When you click on a
<button> element, it usually does a visual effect in response to the keypress. I’ve created a
<button> element, let’s call him “Button”.
press() is called.
press just prints “pressed” to the console.
I’ve also set it up so that, when I press any key on my keyboard, Button is “clicked” as well (i.e. pressing a key triggers a ‘click’ event for Button). This calls
press() so that in the console I again see “pressed”. Here’s my CodePen test for this.
Notice that if you “click” on Button with your mouse, the visual
<button> effect plays, but if you just press a key (which should “click” button as well), this visual effect does not play. How can I make it so that the visual effect plays even when I only press a key? I had thought that it would happen if I used the ‘click’ event.
It hasn’t been clicked in that case, you need to look at the “keydown” and “keyup” events (which [natch] listen for a key being pressed down, and a key being released)
I believe you are referring to the styling change that happens when you click the button with the mouse? This is caused by styling on the
:active selector for the button (which your browser provides default values). I don’t think this is something you can directly manipulate with JS. In other words, simulating a mouse click with JS will not affect the status of the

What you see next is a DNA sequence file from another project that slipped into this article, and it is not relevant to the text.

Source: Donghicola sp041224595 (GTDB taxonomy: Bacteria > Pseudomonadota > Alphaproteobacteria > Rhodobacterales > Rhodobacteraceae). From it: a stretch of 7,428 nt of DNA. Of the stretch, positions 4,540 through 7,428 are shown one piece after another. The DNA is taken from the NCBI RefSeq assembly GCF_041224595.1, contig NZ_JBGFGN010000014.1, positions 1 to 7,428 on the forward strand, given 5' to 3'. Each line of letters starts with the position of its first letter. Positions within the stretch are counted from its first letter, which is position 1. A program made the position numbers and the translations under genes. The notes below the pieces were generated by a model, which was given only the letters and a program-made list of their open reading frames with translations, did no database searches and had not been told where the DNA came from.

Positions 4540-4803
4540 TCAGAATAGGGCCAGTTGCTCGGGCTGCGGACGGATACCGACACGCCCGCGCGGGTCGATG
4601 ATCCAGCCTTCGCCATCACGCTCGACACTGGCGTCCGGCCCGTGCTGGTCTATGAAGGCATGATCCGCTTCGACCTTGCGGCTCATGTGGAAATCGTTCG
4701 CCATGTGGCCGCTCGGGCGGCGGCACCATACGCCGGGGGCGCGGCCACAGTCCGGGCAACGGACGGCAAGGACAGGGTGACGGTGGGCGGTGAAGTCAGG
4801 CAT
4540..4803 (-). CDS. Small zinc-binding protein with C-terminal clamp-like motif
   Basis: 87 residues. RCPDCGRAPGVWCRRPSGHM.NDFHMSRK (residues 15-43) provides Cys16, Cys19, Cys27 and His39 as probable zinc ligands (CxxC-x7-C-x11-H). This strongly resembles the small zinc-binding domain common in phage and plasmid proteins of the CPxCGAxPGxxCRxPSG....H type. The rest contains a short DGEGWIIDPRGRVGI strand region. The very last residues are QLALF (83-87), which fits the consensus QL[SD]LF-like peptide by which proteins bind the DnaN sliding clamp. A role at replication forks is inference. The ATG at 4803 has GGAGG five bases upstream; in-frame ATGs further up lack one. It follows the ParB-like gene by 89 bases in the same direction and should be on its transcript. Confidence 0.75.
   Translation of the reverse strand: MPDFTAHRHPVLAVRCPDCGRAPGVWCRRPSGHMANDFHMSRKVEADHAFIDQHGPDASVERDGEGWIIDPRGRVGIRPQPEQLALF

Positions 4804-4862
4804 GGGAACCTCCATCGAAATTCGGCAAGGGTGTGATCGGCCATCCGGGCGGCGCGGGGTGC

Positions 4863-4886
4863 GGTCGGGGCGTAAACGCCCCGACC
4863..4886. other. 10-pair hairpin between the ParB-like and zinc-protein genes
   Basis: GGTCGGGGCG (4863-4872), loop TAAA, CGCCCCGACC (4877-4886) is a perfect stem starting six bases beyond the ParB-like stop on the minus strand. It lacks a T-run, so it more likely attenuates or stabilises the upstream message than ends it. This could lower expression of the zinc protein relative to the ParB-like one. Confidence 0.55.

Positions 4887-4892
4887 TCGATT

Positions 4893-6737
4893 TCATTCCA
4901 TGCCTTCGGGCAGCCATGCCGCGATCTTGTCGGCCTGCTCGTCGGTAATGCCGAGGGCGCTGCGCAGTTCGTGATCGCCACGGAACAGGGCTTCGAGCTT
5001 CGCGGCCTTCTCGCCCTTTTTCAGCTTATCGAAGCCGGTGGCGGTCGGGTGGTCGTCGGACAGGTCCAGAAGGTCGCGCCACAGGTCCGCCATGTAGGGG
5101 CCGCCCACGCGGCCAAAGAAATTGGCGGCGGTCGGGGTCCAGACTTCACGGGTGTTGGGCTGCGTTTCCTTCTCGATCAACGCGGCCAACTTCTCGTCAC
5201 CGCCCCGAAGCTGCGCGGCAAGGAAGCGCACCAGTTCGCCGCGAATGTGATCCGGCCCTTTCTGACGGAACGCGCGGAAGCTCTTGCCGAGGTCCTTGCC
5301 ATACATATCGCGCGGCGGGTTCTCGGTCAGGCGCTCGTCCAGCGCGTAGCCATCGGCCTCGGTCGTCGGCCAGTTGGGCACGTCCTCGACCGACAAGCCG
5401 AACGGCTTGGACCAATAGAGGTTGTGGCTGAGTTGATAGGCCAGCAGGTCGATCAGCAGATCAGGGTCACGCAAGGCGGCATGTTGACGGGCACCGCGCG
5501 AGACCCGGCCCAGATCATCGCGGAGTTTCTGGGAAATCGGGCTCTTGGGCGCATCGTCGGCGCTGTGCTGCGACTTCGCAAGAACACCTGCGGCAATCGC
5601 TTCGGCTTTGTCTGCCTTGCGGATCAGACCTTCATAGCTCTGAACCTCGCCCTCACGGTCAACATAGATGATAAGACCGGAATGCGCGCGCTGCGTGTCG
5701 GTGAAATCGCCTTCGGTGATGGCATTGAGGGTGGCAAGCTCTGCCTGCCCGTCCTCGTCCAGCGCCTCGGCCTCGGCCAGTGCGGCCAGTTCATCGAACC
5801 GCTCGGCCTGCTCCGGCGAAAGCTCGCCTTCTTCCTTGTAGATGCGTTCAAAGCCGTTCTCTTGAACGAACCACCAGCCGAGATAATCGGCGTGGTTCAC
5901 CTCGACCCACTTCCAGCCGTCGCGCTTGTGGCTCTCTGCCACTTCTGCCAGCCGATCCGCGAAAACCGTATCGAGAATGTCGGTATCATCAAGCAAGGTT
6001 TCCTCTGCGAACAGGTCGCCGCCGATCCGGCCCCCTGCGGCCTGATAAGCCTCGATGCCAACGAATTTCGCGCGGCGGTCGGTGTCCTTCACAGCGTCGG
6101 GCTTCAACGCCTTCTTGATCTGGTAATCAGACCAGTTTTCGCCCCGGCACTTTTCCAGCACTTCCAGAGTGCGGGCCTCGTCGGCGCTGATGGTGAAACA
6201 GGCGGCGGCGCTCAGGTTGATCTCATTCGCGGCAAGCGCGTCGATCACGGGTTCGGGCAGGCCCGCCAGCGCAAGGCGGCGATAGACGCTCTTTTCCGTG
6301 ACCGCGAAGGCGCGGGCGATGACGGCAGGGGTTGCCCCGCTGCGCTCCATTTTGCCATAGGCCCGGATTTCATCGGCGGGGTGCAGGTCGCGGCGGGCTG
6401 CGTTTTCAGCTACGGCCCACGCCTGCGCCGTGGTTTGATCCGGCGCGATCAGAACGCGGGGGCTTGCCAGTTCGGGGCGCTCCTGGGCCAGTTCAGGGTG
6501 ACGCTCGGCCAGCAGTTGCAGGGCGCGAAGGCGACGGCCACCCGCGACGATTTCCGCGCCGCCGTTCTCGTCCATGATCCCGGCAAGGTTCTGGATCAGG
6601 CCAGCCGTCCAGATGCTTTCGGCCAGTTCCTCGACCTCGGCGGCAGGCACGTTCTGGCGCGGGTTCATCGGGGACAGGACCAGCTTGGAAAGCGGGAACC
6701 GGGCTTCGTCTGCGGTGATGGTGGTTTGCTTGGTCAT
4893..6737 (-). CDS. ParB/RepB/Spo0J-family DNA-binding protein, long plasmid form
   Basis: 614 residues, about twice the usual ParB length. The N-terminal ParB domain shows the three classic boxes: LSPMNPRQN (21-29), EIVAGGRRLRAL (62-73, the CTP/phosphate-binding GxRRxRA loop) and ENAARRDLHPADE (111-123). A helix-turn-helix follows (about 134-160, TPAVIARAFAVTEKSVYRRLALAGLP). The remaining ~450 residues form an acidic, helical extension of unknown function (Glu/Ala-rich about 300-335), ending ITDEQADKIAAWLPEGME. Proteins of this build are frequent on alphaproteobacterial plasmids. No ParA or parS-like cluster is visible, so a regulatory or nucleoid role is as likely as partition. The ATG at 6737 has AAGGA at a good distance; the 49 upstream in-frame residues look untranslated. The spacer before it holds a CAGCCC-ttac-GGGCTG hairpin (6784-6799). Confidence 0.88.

:active state on the button.
I think you will have to handle this yourself manually. You’ll probably want to listen for separate keydown and keyup events and then add/remove a class on the button and then you can style the button to looked pressed when that class is on the button. You could also override the
:active selector on the button to use those same styles so that the button press looks the same for both mouse clicks and button presses.
Ahh, I see @DanCouper has beaten me too it. What he said.
I soon realized after posting this that the visual effect is related to the mouse being pressed down on the button, and that led me to the :active selector that you mention.
After looking it up, it looks like you can’t modify pseudo-classes with jQuery, so I’ll use the solution of adding/removing a class with keydown/keyup to mimic the
:active selector. Thanks to both @DanCouper and @bbsmooth!
Just to be clear, it’s not just a jQuery thing, you can’t do this with JS at all. Simulating a click event is not exactly the same as actually clicking on something. It will fire the click event but it won’t trigger the
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